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Oliver Fitzpatrick

Business support & insolvency

The Government has announced that it will be bringing an end (of sorts) to the temporary restrictions surrounding a creditor’s ability to present a statutory demand and winding up petition against a corporate debtor. Those restrictions, which were introduced under the Corporate Insolvency and Governance Act 2020 in a response to the Covid 19 pandemic, have been in place since June 2020 and were set to expire on 30 September 2021.

Winding up

From 1 October 2021, those restrictions will be replaced by new measures brought about under the Corporate Insolvency and Governance Act 2020 (Coronavirus) (Amendment of Schedule 10 Regulations 2021) (the “Regulations”).

Under the Regulations, which are to be temporary and due to last until 31 March 2022, a creditor will be able to present a winding up petition against a corporate debtor where:-

(i)    The debt is for a liquidated amount, which has fallen due and is not an ‘excluded debt’ (see below) (Condition A)

(ii)    The debtor has been given written notice of the debt and an opportunity to provide repayment proposals for that debt (Condition B);

(iii)    21 days have lapsed since the debtor was given notice and no satisfactory repayment proposals have been provided to the creditor (Condition C);

(iv)    The debt must be for at least £10,000 (or for a combined total of at least £10,000 if multiple debts are due from the same debtor) (Condition D).

A creditor can apply to the court for an order stating that Conditions B and C do not apply or that the 21 day time limit set out in Condition C can be shortened. It remains to be seen on what basis a court will allow for the 21 day time limit to be shortened.

The written notice referred to in Condition C must contain prescribed information surrounding the creditor, the debt, a statement that the creditor is seeking the company’s proposals for the payment of the debt and a statement that if no satisfactory proposals are made within 21 days the creditor intends to present a winding up petition against the company.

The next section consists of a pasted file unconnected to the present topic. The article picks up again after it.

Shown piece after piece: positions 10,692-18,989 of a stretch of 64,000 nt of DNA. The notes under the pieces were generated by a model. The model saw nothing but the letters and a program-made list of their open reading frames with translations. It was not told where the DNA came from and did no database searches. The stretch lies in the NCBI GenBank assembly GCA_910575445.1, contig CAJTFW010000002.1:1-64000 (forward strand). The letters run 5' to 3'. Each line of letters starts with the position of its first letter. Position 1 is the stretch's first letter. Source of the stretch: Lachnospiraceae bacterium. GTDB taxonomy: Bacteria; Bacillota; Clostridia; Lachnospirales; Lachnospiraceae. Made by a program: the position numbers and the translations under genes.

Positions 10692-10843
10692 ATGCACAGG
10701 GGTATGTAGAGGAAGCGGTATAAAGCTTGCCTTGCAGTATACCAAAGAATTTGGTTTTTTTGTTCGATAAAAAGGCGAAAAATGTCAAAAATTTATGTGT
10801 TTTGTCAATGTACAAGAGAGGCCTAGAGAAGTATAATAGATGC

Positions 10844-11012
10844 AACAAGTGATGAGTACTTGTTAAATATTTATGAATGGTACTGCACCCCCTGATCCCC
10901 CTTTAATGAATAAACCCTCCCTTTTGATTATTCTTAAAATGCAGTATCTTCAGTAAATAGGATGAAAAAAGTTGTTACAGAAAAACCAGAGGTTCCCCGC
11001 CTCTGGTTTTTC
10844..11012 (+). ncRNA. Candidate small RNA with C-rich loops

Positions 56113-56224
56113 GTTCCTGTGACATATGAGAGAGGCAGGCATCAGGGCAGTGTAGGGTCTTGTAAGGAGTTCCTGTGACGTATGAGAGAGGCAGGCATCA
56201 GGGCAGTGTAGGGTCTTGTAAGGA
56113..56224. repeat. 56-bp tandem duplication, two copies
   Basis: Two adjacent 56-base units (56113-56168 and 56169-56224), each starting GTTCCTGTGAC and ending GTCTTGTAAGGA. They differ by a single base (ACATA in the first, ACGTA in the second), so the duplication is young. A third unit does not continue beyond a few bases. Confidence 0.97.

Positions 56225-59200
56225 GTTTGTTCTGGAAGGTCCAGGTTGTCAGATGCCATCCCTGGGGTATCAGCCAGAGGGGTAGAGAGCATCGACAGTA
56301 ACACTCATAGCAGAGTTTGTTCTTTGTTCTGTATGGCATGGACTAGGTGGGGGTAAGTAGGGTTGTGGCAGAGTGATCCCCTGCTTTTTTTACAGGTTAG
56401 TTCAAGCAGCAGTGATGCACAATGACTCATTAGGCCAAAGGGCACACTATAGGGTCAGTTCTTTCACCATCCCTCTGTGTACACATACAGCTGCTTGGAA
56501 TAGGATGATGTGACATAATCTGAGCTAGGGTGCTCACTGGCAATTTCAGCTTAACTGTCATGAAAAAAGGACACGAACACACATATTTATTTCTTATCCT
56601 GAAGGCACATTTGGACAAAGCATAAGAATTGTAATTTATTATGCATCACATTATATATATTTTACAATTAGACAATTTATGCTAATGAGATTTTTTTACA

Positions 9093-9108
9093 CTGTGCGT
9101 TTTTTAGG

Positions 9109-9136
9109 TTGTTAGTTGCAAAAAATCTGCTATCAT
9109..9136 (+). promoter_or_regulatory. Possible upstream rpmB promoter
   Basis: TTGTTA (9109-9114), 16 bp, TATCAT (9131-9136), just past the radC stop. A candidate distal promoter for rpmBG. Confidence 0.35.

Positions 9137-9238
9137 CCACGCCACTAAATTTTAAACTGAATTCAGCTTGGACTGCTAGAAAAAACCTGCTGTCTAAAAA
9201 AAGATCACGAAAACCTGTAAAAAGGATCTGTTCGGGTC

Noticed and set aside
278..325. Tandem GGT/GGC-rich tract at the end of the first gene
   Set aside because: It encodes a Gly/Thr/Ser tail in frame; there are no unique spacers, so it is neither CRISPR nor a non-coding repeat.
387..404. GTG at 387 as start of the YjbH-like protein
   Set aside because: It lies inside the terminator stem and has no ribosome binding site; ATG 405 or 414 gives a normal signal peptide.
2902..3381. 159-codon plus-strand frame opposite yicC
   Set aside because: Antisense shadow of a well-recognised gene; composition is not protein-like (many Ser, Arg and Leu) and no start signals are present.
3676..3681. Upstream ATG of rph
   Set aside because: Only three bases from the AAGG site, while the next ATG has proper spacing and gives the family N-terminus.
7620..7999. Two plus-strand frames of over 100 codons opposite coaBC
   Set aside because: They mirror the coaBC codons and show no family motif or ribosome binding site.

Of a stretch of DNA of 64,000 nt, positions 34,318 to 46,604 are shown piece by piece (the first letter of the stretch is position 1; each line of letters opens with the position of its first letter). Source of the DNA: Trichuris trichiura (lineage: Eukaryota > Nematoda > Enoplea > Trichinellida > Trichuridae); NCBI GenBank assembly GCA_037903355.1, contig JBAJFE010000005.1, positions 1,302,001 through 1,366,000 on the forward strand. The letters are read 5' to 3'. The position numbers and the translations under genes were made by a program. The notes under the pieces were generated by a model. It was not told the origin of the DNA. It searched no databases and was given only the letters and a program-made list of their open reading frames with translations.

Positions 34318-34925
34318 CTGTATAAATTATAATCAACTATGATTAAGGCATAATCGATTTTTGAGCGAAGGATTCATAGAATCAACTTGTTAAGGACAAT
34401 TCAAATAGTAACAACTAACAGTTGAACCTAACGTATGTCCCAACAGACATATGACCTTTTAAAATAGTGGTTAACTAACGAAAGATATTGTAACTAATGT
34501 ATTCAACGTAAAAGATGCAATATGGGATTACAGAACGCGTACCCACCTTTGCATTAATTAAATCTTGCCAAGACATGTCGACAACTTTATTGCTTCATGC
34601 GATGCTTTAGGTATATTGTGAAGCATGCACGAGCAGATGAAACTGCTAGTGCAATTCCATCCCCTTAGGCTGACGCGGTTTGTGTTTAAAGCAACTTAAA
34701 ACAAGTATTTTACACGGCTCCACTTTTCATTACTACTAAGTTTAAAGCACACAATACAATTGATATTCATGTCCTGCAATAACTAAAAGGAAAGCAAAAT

Note that there is no provision within the Regulations for what constitutes “satisfactory” repayment proposals and so therefore this appears to remain subjective and at the creditor’s discretion. However a creditor must explain in any petition they subsequently present why the proposals are not to its satisfaction.

If a winding up petition is to be issued, the Regulations provide that additional wording must be included within the petition under rule 7.5(1) of the Insolvency (England and Wales) Rules 2016.

There is a notable exception to what debts a petition can be presented in respect of, specifically commercial rent or any sums payable under a relevant business tenancy. If those debts are not paid because of the Covid pandemic, then those debts will be classed as ‘excluded debts’ and a petition cannot be presented against them even if they exceed £10,000.

The Regulations will be welcome news for small businesses, seeing the threshold for a creditor’s debt which allows them to present a petition effectively jump from £750 to £10,000 but will prove unwelcome news for landlords looking to try and recover rent arrears from tenants accrued since or because of Covid.

Time will tell if the Regulations will be extended at the end of March 2022, as is what happened, on numerous occasions, to the temporary restrictions initially brought under the Corporate Insolvency and Governance Act 2020.

Consistent with our policy when giving comment and advice on a non-specific basis, we cannot assume legal responsibility for the accuracy of any particular statement. In the case of specific problems we recommend that professional advice be sought.


Get in touch

If you have any questions relating to this article or have any business insolvency matters you would like to discuss, please contact Oliver Fitzpatrick on [email protected]

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